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Archive for January, 2014

scatcherdScatcherd Place is a short road off of Peabody Street.  The street has never been more than just a short road leading to a driveway. Historically, this road led into Scatcherd and Son lumberyard, which later became Atlantic Lumber Company and is now owned by Battaglia Demolition.  While the street might not be on many people’s radars, it is legal city-owned right-of-way, and was named after a prominent father-son team who may have been forgotten.

James Newton Scatcherd was born in Wyton, Ontario in 1824.  He grew up on his father’s farm in London, Ontario.  James’ father, John, was a prominent Canadian citizen and a member of the Canadian Parliament for many years.  James’ brothers Thomas and Robert both also served as members of the Canadian House of Commons.

Scatcherd and Son Lumber Yard, 1900.  (Scatcherd Place is the lot between 136 and 142 Peabody Street)

Scatcherd and Son Lumber Yard, 1900. (Scatcherd Place is the lot between 136 and 142 Peabody Street)

James Scatcherd was taught about lumbering from an early age, as it was an important industry in his neighborhood.  Mr. Scatcherd moved to Buffalo in 1852 as an agent of Famer, de Blaquiere & Deeds, lumber manufacturers, dealers and shippers.  James took over the lumber firm in 1857 and became one of the principal lumber dealers in the United States.  In 1879, James’ son, John Scatcherd, joined the firm and the firm was renamed Scatcherd & Son.  The firm’s specialty was expensive hard woods.

James Scatcherd made two important contributions to the welfare of Buffalonians:  First, when he became chairman of the Buffalo Water Commission, he found the water supply was controlled by favoritism and political influence.  Politicians and friends obtained water for a small fee, while other consumers were charged more.  He served for 4 years as chairman of the Water Commission and established equal rates for all consumers, and established efficient management of the water system.  Secondly, Mr. Scatcherd served as president of the Board of Trustees of the Buffalo General Hospital.  At the time, the institution was burdened with large amounts of debt, and was cutting services due to budget constraints.  Within ten years of James’ leadership, the hospital was completely out of debt.

Mr Scatcherd married Annie Belton of Fairfield, Canada.  Mr. Scatcherd was a founder and trustee of the Delaware Avenue M.E. Church (built by Selkirk, now known as Babeville).    James and Annie had one son, John, and a daughter, Mrs. Seward Cary.  James died in 1885 and is buried in Forest Lawn.

John Scatcherd

John Scatcherd

John Scatcherd was also a prominent member of Buffalo society.  He was a leader in the lumber industry and served as president of The National Wholesale Lumber Association and the Buffalo Lumber Exchange.  John had a part in business interests including the Batavia and New York Wood Working Company, the Bank of Buffalo, and the Ellicott Square Corporation, all of which he was President.  He was a director in the Buffalo Railway Company (which became the I.R.C), the Market Bank, the Third National Bank, and the Buffalo Loan, Trust and Safety Deposit Company.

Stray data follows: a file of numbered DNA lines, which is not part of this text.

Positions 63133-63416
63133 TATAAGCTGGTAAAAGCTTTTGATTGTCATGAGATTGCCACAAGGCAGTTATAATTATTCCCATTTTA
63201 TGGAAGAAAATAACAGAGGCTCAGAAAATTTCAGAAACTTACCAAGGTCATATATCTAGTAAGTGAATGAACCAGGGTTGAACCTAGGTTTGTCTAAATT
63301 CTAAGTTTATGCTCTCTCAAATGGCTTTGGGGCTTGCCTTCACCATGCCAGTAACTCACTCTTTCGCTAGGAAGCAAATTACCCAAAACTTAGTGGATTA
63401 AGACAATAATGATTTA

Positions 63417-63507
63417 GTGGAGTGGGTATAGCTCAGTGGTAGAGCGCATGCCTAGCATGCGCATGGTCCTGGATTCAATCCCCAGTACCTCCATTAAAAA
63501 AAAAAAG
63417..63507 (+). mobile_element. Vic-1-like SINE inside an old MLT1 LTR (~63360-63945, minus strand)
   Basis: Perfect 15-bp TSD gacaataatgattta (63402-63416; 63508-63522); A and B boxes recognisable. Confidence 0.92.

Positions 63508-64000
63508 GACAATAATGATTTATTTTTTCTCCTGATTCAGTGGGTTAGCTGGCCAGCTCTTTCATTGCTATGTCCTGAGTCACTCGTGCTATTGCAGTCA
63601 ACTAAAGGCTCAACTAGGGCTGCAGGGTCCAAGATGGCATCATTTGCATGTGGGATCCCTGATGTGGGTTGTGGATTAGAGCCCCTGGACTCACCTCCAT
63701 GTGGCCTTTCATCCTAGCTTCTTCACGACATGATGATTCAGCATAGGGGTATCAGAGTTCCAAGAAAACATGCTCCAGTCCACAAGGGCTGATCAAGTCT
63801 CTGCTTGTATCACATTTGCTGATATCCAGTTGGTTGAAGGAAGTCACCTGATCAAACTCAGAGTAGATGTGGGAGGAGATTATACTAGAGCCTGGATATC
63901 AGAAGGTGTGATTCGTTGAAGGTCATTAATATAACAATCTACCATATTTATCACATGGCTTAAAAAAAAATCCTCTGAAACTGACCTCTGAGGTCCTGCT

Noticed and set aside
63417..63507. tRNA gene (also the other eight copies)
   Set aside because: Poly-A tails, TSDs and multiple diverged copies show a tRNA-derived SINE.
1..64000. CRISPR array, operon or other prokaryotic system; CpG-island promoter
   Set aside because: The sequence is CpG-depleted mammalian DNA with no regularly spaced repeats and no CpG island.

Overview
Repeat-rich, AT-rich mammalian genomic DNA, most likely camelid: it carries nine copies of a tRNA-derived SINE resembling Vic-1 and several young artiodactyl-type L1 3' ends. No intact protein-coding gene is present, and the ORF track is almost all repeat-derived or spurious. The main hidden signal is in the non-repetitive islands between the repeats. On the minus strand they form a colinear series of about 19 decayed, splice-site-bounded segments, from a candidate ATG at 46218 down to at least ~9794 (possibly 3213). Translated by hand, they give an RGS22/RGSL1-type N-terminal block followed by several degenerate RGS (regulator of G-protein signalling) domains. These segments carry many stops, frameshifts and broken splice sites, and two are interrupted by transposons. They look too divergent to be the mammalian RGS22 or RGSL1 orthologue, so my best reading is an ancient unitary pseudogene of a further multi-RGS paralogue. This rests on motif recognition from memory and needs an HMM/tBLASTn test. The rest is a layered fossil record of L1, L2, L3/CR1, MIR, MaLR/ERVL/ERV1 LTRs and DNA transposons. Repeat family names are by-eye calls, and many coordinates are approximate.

Teddy Roosevelt (on left) in Buffalo in 1901

Teddy Roosevelt (on left) in Buffalo in 1901

From 1900-1901, Mr. Scatcherd spent most of his time working as Chairman of the Executive Committee of the Pan-American exposition.  When President McKinley was shot at the Exposition, Vice President Theodore Roosevelt was summoned to Buffalo.  Due to President McKinley’s seemingly improving health, Mr. Roosevelt left Buffalo.  When the President died, the scramble to get Mr. Roosevelt to Buffalo for the Oath of Office left him without a suitable hat.  John Scatcherd loaned Theodore his hat and Mr. Roosevelt was inaugurated as the 26th President. (You can learn more about Roosevelt’s inauguration by visiting the TR Inaugural Site on Delaware Avenue)

John Scatcherd married Mary Eunice Wood in 1879.  They had two children, a daughter Madeline Steele Scatcherd and a son, James Newton Scatcherd.  John Scatcherd died in 1917 and is buried near his father in Forest Lawn.

Scatcherd Grave

Scatcherd Grave

Be sure to check out the Street Index to learn about other streets.

Sources:

  1. Memorial and Family History of Erie County New York.  The Genealogical Publishing Company:  New York-Buffalo, 1906.
  2. “Scatcherd Street Honors Memory of Civic Leaders, Father and Son”.  Courier Express, April 9, 1939, sec. 5, p.10.
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Happy New Year Update

Hello to all my new blog readers!    The blog has gotten a lot of press in the last few weeks!  I’d like to welcome all the new subscribers.  And Happy New Year to all the subscribers who have been here since the beginning.  I love you all.

I was on WKBW Channel 7 news on Monday night, discussing the 200th anniversary of the Burning of Buffalo.   I can’t seem to find the story online, but let me know if you happened to see it.

If you want to hear about some of Buffalo’s streets in person, I will be speaking next month at Forest Lawn Cemetery.  I have been attending their Sunday afternoon lectures for several years now, and I am thrilled to be working them.  For more information, or to buy tickets, please visit the Forest Lawn website here:   http://www.forest-lawn.com/page/calendar/title/buried-in-forest-lawn-alive-on-our-city-streets/

I am working on a few neat posts coming up in the next few months.  I’m hoping to stick to my two posts a month schedule for the new year.

Do you have any neat Buffalo related New Year’s resolutions?  I’d love to hear them.

I hope everyone is staying warm and bundled up like buffaloes today!!

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